The people who built the first private aircraft to fly into space are teaming up once again to construct the largest aircraft ever flown, a behemoth air-launched orbital cargo delivery system called Stratolaunch. And SpaceX, the first company to launch a privately built spaceship into orbit, will build the rocket. As a reusable rocket-plus-glider system, it certainly seems like a potential replacement for the space shuttle.
Startup Stratolaunch Systems aims to build a humongous mothership-rocket combo craft, like a super-sized version of SpaceShipTwo. The effort combines the money of Microsoft co-founder Paul Allen, the aeronautical wizardry of Burt Rutan and the rocketry success (and, once again, money) of Elon Musk. Allen announced the plans at a news conference in Seattle Tuesday.
"I have long dreamed about taking the next big step in private space flight after the success of SpaceShipOne — to offer a flexible, orbital space delivery system," Allen said. "We are at the dawn of radical change in the space launch industry. Stratolaunch Systems is pioneering an innovative solution that will revolutionize space travel."
As if to punctuate Allen's dream of providing a reusable orbital launch vehicle, former NASA administrator Michael Griffin is on the new company's board of directors. Rutan, who retired from his company Scaled Composites earlier this year, is also on the board.
Allen and Rutan won the Ansari X Prize in 2004 for building SpaceShipOne, the first privately developed vehicle to reach outer space. The effort led to Virgin Galactic's SpaceShipTwo effort and ignited the space tourism industry. This new venture will extend the plane-launch system to orbit and beyond, Rutan said in a statement.
The concept involves a massive parallel-fuselage carrier airplane, weighing in at 1.2 million pounds with a 385-foot wingspan (that's longer than a football field). It would be powered by six 747 engines and could fly up to 1,300 nautical miles to reach its launch point, and would require a 12,000-foot runway for takeoff and landing.
The second part is a multi-stage rocket booster, based on SpaceX's Falcon 9 rocket, and manufactured by SpaceX. It would be mated to the carrier plane with an integration system manufactured by Dynetics, an Alabama-based company. After the booster is released, the 490,000-pound rocket would heft cargo into orbit, on behalf of the government and commercial interests.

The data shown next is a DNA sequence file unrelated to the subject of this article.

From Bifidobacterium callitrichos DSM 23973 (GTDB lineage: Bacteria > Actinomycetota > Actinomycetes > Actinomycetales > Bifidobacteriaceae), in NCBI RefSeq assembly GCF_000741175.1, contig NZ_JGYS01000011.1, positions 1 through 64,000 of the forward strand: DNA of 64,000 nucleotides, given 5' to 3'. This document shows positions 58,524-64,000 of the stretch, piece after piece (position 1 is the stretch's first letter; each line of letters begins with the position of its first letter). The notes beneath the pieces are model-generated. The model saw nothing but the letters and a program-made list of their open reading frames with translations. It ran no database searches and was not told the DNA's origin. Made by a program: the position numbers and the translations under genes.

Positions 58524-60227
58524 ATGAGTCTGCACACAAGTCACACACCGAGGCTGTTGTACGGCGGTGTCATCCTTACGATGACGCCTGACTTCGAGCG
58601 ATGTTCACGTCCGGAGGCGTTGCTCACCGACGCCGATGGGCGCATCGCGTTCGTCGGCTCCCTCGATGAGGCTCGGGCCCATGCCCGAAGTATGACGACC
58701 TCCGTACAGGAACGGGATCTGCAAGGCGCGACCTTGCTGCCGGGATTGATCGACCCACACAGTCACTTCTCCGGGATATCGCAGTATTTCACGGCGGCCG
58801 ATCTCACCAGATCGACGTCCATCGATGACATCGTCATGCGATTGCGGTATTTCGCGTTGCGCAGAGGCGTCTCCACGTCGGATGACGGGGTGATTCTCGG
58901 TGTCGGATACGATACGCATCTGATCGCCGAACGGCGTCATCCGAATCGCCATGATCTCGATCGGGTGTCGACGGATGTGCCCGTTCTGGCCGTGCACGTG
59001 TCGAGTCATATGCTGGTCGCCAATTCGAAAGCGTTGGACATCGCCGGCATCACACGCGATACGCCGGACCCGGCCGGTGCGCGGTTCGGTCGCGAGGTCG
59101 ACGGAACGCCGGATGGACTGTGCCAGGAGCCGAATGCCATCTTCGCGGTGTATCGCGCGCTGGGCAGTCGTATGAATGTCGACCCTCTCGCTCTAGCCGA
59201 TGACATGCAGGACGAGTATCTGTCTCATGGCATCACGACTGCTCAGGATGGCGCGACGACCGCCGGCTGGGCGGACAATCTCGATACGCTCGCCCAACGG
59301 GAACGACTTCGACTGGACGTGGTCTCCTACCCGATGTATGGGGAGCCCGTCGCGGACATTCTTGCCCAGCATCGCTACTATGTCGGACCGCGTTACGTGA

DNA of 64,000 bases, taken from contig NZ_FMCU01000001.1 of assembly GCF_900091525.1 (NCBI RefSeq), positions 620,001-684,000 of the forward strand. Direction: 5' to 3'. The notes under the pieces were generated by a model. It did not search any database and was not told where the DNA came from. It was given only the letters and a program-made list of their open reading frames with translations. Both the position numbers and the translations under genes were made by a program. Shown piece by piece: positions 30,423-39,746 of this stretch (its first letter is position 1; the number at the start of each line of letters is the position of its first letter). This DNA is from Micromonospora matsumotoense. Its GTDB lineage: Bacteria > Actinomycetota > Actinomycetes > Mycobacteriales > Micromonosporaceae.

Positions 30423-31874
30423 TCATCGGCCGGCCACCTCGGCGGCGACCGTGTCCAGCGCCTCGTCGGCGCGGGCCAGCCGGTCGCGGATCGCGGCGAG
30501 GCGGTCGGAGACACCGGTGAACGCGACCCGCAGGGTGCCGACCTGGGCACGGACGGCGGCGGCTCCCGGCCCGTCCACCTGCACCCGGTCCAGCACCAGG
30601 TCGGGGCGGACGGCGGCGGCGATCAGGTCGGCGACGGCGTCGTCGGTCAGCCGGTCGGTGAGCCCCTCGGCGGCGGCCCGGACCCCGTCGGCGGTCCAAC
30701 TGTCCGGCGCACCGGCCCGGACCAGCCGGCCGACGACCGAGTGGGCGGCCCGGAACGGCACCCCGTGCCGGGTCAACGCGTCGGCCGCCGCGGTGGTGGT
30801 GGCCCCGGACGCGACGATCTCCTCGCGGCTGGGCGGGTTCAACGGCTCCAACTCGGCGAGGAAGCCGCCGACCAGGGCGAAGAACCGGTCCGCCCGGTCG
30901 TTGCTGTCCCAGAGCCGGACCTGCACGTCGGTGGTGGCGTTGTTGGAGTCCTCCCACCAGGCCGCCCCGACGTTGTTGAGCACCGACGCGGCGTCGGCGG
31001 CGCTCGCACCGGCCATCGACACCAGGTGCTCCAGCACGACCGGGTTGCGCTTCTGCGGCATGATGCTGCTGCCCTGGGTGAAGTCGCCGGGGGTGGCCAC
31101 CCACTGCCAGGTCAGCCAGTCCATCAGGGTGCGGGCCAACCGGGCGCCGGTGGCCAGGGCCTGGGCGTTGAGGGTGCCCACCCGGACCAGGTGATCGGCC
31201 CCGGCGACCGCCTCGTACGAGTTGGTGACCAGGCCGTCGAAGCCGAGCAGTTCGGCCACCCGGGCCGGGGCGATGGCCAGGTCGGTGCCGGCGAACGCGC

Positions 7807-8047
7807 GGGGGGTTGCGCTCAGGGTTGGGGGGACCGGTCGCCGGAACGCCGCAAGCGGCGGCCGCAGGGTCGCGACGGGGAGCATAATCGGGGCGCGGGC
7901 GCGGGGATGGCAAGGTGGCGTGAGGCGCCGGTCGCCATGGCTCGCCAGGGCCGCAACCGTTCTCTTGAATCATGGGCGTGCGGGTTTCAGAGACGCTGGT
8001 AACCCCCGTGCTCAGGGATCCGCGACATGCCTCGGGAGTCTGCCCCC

"Human flights will follow, after safety, reliability and operability are demonstrated," a Stratolaunch news release said.
The huge aircraft's space requirements will probably require it to operate from a launch facility like the Kennedy Space Center, but Griffin said the system would enable launches from a wide range of locations.
"We believe this technology has the potential to someday make spaceflight routine by removing many of the constraints associated with ground launched rockets," Griffin said.
The announcement comes just months after the final space shuttle flight, and a few weeks before the first privately built spaceship docks with the International Space Station. The plane will be built in a Stratolaunch hangar, which will soon be under construction at the Mojave Air and Space Port, the company said.
The aircraft's ambitious dimensions will likely invite comparison to another secretive wealthy aerospace enthusiast, Howard Hughes, who built the Spruce Goose. That airplane only flew once and is now on display in Oregon. Here's hoping Allen's effort fares a little better.
Howard Hughes would be happy, I think.
Howard Hughes would be happy, I think.
one complain about this article... no metric units?! c'mon put some SI... please ^^
bored? lets go mine the stars... ^^
If anybody can do this certainly Burt Rutan is at the top of the list of innovative engineers with the ability to pull this off. Add Paul Allen and Elon Musk with their dollars and I'd say this is a pretty sure bet.
Popsci had an article about how the USDD was looking to consider this concept as an option for operationally efficient launch operations of space assets through mobile aerial launch platforms (i.e. airplanes). If these guys succeed they might be on the line for some serious Defense contracts. More profit for the powers that be at Scaled Composites, Space-X, and Stratolaunch Systems.
The real question is the cost per launch. Usually things of grandiose conception cost a lot of money to operate. Check out the Space Shuttle. This thing definitely looks like it could increase the traffic flow of orbital operations, but the cost would definitely make or break these companies. At least these are profitable ventures not bound by legislative squabbles over the parameters of a law governing what they are to do in an ambiguous way, or the insufficient tax funds from people who can barely afford it and others who want to cop out of giving money to the government in the first place. It's about time spaceflight go to private industry to that effect. The bigger projects will, however, remain the works of national governments, but the big projects eventually become common place. In our children's or grandchildren's lifetimes they may witness the first marketable private space vehicle. Why have flying cars when you can just fly an airplane? Why become an astronaut if you can own your own spacecraft? Think about.